Let’s get started with our last video 🙂
Music: Green Leaves by Audionautix is licensed under a Creative Commons Attribution license https://creativecommons.org/licenses/by/4.0/
In these last tutorials we will begin to think more about adding a narrative to our work, story telling with our art, and finding our unique voice.
Things to think about:
- Take unrelated objects and put them together in a new way- eg. a physical item from around the home with a found image.
- In the first project I use a found image of a panda as reference and combine it with a papermache piece of watermelon made years ago in one of my kids classes.
- When laying down an initial sketch use a light hand and feel your way around the drawing looking at individual shapes and how they interact and where they intersect.
- Lay down the darks first with Paynes Grey acrylic ink. Use water to dilute the ink in areas for variation or lift with a paper towel or a wet brush to describe highlighted areas within the darks.
- Use your bamboo skewer to pull out scribbly areas on ink to describe the fur.
- Lay in a darker undertone to the rest of the body which will give depth to the white fur. I use a mix of antelope brown and Indian yellow.
- Accidents can be helpful at times! In this video I find that parts of the Paynes grey areas are still slightly wet and bleed into the gold. I realise that this actually gives me more dimension and form and use it to my advantage.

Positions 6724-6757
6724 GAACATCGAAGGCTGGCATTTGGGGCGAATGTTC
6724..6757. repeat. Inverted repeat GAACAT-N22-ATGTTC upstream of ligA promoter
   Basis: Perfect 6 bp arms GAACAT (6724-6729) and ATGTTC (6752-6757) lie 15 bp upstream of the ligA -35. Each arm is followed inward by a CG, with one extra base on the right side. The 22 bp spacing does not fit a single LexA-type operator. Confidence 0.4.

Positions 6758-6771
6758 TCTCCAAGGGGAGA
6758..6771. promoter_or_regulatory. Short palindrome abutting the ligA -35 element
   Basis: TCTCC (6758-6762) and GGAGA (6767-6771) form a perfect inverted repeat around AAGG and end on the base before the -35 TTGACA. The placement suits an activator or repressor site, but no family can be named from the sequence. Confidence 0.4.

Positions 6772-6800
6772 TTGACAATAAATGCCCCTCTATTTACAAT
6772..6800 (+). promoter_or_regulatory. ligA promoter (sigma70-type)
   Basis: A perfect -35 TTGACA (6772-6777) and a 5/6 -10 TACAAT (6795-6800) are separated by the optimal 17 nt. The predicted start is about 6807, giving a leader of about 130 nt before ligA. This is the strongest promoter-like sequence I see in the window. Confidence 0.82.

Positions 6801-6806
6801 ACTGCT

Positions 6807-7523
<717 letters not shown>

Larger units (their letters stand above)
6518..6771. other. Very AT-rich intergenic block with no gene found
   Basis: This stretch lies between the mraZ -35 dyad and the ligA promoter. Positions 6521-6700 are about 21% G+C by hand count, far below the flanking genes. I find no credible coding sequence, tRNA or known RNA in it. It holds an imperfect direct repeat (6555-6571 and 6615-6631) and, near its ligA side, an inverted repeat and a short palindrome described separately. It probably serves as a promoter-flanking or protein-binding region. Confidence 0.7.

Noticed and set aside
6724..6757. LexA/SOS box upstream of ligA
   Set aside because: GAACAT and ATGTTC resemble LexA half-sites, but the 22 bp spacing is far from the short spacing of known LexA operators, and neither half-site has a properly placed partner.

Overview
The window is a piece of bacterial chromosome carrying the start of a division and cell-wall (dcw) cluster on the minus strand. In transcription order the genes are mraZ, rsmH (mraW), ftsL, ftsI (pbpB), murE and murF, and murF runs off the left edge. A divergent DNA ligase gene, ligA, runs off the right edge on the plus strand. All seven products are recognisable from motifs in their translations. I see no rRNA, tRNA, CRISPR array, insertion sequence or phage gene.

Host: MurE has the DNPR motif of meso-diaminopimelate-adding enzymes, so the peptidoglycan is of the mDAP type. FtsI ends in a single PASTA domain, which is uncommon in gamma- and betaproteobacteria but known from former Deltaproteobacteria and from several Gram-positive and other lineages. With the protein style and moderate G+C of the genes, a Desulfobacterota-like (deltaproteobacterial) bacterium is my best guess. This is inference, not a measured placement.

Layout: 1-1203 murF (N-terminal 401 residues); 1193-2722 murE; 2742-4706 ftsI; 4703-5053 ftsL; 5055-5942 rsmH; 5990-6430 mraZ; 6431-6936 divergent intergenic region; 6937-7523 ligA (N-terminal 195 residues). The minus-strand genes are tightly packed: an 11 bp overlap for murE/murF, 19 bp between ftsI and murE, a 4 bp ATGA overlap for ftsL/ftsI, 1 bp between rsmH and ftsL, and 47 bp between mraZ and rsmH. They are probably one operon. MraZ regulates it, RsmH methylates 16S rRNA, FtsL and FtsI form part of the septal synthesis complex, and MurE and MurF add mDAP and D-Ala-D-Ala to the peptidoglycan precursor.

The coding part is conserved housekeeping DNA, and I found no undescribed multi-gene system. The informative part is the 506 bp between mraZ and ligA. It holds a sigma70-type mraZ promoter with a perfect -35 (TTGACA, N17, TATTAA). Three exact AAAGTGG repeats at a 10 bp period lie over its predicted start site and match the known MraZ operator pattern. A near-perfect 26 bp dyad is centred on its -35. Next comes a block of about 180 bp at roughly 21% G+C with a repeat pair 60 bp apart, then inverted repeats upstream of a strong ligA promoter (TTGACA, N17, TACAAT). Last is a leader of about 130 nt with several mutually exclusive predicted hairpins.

- This little guy is looking very relaxed and content. I decide to place him in a tropical environment. Where else might he be? Laying on an air mattress in the ocean, swinging in a hammock, on a picnic blanket in a field of sunflowers. The possibilities are endless!
- White oil pastel can be used as a resist adding texture and interest. Here I use it to add in some stroked of fur, blades of grass and large background leaves.
- Add in details with white gel pen and a darker pen. I use a black Uni ball vision elite pen.
In this sweet piece I choose a softer more gentle palette to tell a story. The colours used describe this floating ethereal little deer well. Take the time to explore different colour palettes to help you to feel and understand what lights you up inside <3
Tips: Our art process can be complicated, layered, diverse, complex, vibrant, moody, difficult to navigate, problematic OR sometimes we can slow down, take a deep breath and create more simplicity. Everything has its place.